All celebrity coaches on NBC’s “The Voice” brag about the potential of their contestants, and Blake Shelton was no different after his team member, 23-year-old Nashville rocker Chloe Kohanski, was crowned the winner of Season 13 last week.
But backstage with reporters after the show on Dec. 19, Shelton made a big claim: “I truly think Chloe can go on from here and become really the first superstar,” he said.
Then Shelton quickly walked back his pronouncement a bit, saying that Kohanski could be “the first star that we’ve had come out of this show that can have some hit songs.”
“I do think you can be a superstar,” he added, according to a transcript from Hollywood Life. “But I’m trying not to hex this thing.”
Shelton’s hesitation makes sense. “The Voice” winners have notably had some issues becoming real-life music stars once the show ends and their recording contracts kick in. Some winners, such as Cassadee Pope, Jordan Smith and Danielle Bradbery, launched successful singles and albums. Others, such as Alisan Porter and Craig Wayne Boyd, parted ways with the label without releasing a record.
In the past, Adam Levine has blamed the record labels. After a contestant wins, they’re assigned to a label within Universal Music Group, and executives take it from there. Levine complained in an expletive-filled interview with Howard Stern that “no one knows what they’re doing” on the label side, which is frustrating when the show and coaches boost them so much on national television.
In a recent HuffPost piece about the trajectory of “Voice” winners, executive producer Audrey Morrissey echoed the same idea, in a much gentler way.
“There is choice amongst the label what they do with them, but we, as a television show, once they won, we’re not necessarily personally involved in their careers,” Morrissey said. “We do everything in our power to prop them up, as we can, but that’s when it flips over to, really, the music business.”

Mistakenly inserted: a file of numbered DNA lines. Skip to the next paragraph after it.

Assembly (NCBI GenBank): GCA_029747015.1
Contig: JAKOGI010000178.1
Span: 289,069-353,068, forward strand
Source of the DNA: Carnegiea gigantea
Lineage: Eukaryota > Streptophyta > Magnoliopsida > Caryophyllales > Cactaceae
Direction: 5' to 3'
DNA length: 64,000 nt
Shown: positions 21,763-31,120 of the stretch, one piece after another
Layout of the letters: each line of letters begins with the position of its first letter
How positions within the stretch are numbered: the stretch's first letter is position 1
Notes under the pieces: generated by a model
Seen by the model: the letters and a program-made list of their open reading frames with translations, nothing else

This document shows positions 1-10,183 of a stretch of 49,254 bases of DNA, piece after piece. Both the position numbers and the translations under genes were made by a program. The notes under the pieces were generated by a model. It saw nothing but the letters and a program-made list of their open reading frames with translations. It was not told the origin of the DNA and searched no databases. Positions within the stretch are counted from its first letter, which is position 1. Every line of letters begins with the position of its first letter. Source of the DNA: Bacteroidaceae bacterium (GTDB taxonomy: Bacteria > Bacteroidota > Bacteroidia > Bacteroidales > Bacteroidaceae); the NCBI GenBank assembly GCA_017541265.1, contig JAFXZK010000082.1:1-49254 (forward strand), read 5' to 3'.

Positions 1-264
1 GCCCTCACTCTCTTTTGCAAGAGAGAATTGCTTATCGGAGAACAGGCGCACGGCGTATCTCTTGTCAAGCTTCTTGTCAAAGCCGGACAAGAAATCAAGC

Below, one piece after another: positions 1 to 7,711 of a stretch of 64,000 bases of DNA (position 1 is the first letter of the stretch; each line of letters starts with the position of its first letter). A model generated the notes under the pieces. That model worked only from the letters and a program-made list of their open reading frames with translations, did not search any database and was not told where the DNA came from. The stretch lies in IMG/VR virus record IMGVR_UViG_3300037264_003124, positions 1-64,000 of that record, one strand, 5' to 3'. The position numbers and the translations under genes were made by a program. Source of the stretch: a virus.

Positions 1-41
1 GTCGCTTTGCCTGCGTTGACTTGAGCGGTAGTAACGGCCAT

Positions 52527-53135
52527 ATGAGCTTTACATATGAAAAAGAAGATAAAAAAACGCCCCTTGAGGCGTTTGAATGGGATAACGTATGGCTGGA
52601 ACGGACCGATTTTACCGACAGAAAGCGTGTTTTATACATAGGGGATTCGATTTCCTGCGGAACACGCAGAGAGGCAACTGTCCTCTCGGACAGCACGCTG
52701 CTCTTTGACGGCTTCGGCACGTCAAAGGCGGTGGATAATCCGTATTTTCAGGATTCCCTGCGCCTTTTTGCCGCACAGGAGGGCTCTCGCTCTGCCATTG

Kohanski is leaving “The Voice” with as much momentum as one could hope for, with a string of Top 10 iTunes singles from the show and a loyal fan base that connected to her unique, psychedelic rock-inspired sound. She also has Nashville superstar Shelton as a mentor and a fan: “It would change music if she could get on the radio,” he said last week. Although Shelton’s country colleagues might not necessarily help with her psych-rock dreams, he’s still very well connected in the city where Kohanski lives – and, until her appearance on “The Voice,” worked in a coffee shop as a struggling musician.
Now we wait and see if Kohanski breaks “The Voice” no-superstar curse. Either way, the show’s ratings are stellar, as it still averages about 10 million viewers per episode. But with “American Idol” coming back to ABC in March and threatening to steal some of the reality singing competition spotlight, it wouldn’t hurt the show to earn some credibility and break a huge artist.
“The record company just needs to give her the platform. If they can really do that it’s going to be easy,” Shelton said after the finale, according to USA Today. “If we can’t follow through with this thing, then WTF?”
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